On Monday night, seven Republican presidential candidate bandwagons converged simultaneously upon this intersection for CNN's first (way too early) debate of a New Hampshire presidential primary season. But the GOP hopefuls came, debated and went without crashing - not even a scrape-up or fender-bender.
(Not even from ex-Minnesota Gov. Tim Pawlenty, who just a day before had attacked early frontrunner Mitt Romney on a Sunday TV talk show, calling President Obama's health plan "ObamneyCare." The term combines Obama's plan and Romney's similar Massachusetts plan, get it? But with Romney present at Monday's debate, Pawlenty became milquetoast, declining to repeat his criticism despite prodding from CNN moderator John King.)
But there was a major collision Monday - a most unusual one-bandwagon crash. It involved the man who wasn't there in person but appeared in every candidate's answer: President Obama.
Actually, Obama's political image/message strategy collided head-on with his policy reality on the issue Americans care most about: jobs.
First, you saw the reality of the bad news on TV everywhere: U.S. job-creation numbers for May were far weaker than experts expected, as unemployment remains unacceptably high, above 9 percent.
Next, you saw the president trying to generate a sense of good news by taking two image-and message-making trips. At an Ohio automobile plant, he tried to show the much-criticized auto bailout was a big success, after all. (Which it was.) At a North Carolina lighting company, he showed some high tech jobs were created.
But feel-good images cannot drown out bad economic realities that are ruining the lives of voters or their families and friends.
The result: To voters, Obama has seemed infuriatingly oblivious to the still-dire economy and people's genuine fears. He has tried to show that things are better than people think, even when the statistics are worse than experts expected. That won't work. Perhaps worst of all, Obama and his top strategists seem not to realize their good news image/message strategy has collided head-on with bad news policy realities.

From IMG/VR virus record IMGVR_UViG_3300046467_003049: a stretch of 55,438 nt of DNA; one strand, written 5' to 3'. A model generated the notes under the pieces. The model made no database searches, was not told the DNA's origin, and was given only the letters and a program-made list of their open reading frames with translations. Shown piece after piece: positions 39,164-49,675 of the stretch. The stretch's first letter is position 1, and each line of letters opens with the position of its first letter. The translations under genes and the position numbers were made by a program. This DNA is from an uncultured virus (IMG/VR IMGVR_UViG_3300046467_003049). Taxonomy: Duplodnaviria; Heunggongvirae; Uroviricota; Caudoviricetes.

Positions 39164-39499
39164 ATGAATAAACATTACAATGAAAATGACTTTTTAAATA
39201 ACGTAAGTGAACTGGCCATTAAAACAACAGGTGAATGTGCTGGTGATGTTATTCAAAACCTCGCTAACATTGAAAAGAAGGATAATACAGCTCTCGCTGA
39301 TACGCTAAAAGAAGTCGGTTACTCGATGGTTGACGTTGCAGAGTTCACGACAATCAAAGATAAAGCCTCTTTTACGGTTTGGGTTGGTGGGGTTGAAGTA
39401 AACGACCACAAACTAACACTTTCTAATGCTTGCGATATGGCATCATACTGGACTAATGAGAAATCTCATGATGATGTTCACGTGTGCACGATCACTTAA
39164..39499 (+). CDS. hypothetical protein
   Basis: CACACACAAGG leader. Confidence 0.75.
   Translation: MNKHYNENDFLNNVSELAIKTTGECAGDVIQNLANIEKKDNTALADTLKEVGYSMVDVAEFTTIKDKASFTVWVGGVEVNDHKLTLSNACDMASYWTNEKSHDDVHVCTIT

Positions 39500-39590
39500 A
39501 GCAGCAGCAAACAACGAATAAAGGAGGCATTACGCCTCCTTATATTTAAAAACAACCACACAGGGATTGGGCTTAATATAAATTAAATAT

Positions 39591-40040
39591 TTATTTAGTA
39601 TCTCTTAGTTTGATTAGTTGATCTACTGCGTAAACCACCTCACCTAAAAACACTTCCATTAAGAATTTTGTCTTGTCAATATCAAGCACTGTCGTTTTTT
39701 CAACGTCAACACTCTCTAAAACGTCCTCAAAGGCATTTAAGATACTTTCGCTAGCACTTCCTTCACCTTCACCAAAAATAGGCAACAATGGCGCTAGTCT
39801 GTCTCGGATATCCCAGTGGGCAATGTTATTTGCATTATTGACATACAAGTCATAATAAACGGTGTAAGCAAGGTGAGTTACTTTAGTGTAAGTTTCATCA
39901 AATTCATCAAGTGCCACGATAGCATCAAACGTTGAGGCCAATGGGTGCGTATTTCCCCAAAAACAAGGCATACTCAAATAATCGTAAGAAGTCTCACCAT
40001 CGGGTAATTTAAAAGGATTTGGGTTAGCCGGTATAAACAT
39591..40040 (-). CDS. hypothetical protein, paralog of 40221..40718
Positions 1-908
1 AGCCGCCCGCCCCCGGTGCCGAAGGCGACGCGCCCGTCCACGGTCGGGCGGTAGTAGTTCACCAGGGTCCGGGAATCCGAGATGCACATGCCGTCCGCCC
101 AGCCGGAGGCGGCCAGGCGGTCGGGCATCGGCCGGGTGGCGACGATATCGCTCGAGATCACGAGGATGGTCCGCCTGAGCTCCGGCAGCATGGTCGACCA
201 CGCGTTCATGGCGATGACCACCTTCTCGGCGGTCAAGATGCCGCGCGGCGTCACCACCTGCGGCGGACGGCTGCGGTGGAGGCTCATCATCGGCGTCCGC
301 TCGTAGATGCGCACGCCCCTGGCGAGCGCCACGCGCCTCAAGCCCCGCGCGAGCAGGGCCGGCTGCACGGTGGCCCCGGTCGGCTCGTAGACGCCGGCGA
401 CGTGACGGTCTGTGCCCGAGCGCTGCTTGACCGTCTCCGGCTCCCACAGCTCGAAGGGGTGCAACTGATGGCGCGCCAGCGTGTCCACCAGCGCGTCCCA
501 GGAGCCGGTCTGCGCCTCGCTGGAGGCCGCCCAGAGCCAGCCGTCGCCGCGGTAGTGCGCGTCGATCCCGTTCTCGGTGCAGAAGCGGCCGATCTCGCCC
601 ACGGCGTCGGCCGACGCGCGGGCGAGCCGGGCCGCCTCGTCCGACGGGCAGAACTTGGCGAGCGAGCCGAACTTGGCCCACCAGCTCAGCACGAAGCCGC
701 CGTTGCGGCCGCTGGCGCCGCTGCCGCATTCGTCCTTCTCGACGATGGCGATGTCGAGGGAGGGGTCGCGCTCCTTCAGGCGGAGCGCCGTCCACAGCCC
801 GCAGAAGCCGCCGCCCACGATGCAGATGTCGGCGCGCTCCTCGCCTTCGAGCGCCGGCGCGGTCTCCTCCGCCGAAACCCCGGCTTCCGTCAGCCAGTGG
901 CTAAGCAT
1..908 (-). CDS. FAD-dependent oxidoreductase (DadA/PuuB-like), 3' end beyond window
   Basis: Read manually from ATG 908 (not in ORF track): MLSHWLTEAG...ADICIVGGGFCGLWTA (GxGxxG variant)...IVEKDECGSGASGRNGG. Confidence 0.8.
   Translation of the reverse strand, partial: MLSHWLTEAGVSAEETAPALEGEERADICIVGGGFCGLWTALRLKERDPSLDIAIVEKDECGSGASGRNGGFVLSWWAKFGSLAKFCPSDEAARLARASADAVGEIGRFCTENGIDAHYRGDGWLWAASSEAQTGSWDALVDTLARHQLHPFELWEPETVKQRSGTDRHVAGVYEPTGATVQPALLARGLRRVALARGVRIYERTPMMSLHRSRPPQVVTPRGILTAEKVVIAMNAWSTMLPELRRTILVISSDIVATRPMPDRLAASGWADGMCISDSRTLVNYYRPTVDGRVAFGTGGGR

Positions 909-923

Another result: Their image and message effort made all the Republican candidates appear right when they attacked Obama for failed leadership - even though the GOP hopefuls only spouted buzz words and bromides, avoiding the realities and tough-choice consequences of their own jingo.
Now for the good news for Obama and his strategists: They can fix what has gone wrong - if they allow Americans to see the president doing his damndest to get this nation's economy working again and getting businesses hiring again.
Here's an idea I've mentioned once before, one Team Obama can easily do immediately: Use the bucolic presidential retreat, Camp David, for a summer-long series of presidential jobs-creating leadership summits.
Invite small groups of leaders of big corporations, mid-sized companies and small businesses to work alongside the president and his advisers from Fridays through Sundays. Have different groups come each weekend of the summer.
Companies are making fine profits again - but aren't hiring employees at a comparable pace. Why not? Because the mood in corporate boardrooms is just like the mood in ordinary voters' living rooms: There is no confidence anyone is leading, firmly and wisely.
So let Obama spend each weekend showing the nation he's doing just that. Let him ask each business leader what government must do to help them make it happen immediately. Let Obama tell every CEO that America's way of life is challenged now much as it was after Pearl Harbor. Let him be firm, finally, by telling business leaders that today, as in World War II, businesses that hoard profits are worse than unhelpful - they are unpatriotic.
Let America see Obama leading firmly - finally! - each and every weekend of the summer.
Let him show his skill by persuading business leaders to re-invest their profits in the American way of life.
Martin Schram writes political analysis for Scripps Howard News Service.